About urban playgrounds
Urbanism magazine Metropolis featured an article about city recreational space interestingly entitled "The Politics of Play (by Linda Baker). It starts from the observation that "The playground is the McDonald’s of landscape design" since it is the same flat surface everywhere:
(picture taken by myself in Lyon, France)
Some excerpts I found relevant below. First some reasons about this low innovation:
Much of the design momentum originates in Denmark, Holland, and Germany, where children are increasingly viewed as an indicator group for successful urban planning. (...) “The whole space becomes a play element” (...) Over the past 15 years international play-safety guidelines have spawned a ubiquitous crop of red, yellow, and blue structures rooted in “impact-attenuating” surfaces. (...) Eliminating spontaneity and risk from children’s play not only discourages physical activity, critics claim, but deprives young people of the experiences they need to grow and develop as individuals.
But some people came up with interesting ideas:
At the Nature Playground, which opened in Valbyparken—Copenhagen’s largest park—several years ago, steep hills and felled branches share space with a sand-and-gravel pit and a village of woven willow huts and fences. There are wildflower meadows, a large snail-shaped mound with a spiral path, and five whimsical towers crafted from wood, metal, and Plexiglas (...) a ten-foot “mountain” fronted by a boulder climbing wall, a stream (or “leaping chasm”), and winding paths with fairy-tale-like arbors. “The play is not prescribed, so the kids have more opportunities to problem solve and use their imaginations,” says Leslie Fredette, a second-grade teacher.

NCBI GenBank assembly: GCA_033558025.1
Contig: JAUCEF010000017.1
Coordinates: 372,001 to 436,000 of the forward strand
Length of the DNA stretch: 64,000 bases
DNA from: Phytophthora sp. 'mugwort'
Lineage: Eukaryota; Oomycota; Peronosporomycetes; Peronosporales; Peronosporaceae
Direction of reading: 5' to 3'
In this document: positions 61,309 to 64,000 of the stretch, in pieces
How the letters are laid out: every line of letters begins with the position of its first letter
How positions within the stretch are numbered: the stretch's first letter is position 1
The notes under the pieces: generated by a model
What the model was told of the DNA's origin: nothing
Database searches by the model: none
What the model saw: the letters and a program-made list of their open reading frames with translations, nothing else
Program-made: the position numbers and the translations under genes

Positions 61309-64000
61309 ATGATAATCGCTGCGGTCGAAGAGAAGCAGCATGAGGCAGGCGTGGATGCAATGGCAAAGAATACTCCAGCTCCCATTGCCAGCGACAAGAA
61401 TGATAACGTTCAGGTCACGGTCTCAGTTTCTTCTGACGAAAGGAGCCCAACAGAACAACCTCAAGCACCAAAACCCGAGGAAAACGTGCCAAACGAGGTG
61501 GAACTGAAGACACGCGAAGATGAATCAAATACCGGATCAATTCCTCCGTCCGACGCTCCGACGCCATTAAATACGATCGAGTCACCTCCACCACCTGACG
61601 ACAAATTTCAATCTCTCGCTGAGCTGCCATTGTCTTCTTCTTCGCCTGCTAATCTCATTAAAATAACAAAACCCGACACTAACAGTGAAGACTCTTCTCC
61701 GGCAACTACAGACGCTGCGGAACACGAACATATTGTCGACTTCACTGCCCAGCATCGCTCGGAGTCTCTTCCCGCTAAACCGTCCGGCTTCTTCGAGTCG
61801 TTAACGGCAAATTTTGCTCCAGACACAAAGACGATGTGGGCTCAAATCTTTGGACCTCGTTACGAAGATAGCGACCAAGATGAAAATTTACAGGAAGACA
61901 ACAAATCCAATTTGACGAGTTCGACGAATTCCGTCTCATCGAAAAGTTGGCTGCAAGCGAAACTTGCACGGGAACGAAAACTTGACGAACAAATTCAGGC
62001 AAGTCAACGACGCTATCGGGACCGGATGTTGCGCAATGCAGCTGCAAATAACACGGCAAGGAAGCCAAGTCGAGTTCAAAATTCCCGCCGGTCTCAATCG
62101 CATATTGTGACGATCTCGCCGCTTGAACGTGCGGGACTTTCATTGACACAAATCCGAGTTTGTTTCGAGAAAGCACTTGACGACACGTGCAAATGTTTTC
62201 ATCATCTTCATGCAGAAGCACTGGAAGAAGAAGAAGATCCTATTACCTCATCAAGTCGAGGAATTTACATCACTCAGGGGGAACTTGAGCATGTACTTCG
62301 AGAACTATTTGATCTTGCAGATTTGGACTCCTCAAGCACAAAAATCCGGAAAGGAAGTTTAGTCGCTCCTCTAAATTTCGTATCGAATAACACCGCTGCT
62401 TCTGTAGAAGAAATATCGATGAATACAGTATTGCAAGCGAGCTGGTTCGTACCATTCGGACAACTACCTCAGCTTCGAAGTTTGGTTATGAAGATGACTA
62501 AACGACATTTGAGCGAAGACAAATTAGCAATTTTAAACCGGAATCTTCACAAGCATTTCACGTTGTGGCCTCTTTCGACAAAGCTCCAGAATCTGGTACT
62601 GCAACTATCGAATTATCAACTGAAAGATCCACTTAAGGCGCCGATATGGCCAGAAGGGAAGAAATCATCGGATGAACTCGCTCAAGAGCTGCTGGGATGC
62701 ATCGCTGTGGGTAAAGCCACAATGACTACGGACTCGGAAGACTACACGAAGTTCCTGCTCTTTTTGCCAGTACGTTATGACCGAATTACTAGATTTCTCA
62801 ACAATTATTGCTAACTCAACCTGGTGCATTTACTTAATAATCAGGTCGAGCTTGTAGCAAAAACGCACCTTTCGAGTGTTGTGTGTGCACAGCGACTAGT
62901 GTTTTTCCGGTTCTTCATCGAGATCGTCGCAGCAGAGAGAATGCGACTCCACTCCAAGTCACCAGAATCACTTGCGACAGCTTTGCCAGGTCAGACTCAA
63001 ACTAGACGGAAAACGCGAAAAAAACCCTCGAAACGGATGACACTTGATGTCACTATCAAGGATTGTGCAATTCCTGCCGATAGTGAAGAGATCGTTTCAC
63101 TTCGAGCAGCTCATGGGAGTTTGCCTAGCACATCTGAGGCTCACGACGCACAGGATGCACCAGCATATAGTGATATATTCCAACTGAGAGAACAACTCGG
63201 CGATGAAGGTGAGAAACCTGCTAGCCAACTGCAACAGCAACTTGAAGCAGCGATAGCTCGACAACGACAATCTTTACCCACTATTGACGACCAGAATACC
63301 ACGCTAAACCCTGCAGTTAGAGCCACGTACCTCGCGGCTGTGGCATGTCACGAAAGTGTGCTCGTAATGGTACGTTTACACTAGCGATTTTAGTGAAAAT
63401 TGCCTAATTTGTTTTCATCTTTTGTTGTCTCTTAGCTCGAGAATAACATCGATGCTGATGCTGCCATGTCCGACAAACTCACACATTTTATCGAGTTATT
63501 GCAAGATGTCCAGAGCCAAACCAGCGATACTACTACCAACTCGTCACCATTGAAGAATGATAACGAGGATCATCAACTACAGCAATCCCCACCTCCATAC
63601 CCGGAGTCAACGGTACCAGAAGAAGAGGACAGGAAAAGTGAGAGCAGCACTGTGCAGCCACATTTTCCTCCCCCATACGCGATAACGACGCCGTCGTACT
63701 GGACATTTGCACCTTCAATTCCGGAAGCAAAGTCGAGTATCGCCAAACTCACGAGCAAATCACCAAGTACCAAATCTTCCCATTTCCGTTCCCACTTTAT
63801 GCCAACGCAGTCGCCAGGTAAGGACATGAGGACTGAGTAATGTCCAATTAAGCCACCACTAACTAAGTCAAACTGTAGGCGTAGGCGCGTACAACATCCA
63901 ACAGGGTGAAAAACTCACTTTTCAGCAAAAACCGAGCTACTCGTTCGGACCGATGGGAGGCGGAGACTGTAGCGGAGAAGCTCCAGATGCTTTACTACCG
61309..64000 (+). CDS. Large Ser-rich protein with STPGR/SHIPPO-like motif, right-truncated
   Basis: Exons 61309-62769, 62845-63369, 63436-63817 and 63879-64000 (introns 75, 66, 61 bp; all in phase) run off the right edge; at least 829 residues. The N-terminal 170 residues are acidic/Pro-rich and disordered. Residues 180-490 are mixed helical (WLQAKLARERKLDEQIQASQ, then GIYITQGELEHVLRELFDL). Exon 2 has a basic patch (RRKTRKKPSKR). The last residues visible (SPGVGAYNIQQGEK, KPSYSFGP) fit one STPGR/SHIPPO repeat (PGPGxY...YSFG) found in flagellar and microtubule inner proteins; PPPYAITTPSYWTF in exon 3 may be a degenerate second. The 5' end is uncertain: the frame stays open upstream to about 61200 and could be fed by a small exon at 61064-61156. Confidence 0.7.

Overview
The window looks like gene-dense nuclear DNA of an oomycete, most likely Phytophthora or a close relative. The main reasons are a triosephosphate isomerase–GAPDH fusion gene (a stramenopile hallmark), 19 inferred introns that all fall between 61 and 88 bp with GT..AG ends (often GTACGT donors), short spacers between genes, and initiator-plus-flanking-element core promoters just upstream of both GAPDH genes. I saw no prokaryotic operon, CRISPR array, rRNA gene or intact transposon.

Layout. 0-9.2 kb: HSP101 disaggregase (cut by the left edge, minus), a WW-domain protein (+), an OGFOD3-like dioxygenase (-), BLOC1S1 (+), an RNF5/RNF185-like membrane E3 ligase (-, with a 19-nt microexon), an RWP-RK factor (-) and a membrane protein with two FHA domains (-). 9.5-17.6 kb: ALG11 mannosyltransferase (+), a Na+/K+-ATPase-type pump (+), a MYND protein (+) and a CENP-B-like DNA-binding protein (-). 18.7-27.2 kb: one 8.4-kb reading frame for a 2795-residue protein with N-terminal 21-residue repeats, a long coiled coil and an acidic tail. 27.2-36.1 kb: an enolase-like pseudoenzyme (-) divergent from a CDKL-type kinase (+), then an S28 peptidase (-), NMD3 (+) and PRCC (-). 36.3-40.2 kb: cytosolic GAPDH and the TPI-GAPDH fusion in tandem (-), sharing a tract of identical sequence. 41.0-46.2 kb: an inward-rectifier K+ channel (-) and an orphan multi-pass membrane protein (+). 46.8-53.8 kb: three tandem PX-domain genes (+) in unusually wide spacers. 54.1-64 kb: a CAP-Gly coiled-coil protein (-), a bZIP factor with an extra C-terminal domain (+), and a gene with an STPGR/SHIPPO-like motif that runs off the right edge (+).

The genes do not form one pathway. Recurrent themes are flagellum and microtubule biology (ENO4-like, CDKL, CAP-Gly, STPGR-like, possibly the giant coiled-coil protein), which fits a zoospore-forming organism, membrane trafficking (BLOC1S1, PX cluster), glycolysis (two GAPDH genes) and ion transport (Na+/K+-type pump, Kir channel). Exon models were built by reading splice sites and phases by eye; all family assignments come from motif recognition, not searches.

This raises relevant questions about urbanism:
“We need not only new types of playgrounds but also an urban environment that makes it possible for children to participate in urban life,” Blinkert says. Freiburg’s next step is to reclaim the street as a safe place for children’s play, where kids can kick a ball, meet new people, or simply watch the world go by.
Why do I blog this? because I am interested in how space (and its infrastructures) shape people's behavior (ranging from physical to social or cognitive processes). There is a lot to think about here and this is very important questions lately addressed as "the architecture as the interface". This is then bound to my interest towards both urban computing and social science research.
Also to keep an eye on about this topic: PlayITSound, a danish company that work on how to enhance/improve playground to be more creative and playful. I don't know what Kompan (one the world’s largest manufacturers of playground equipment) thinks about that.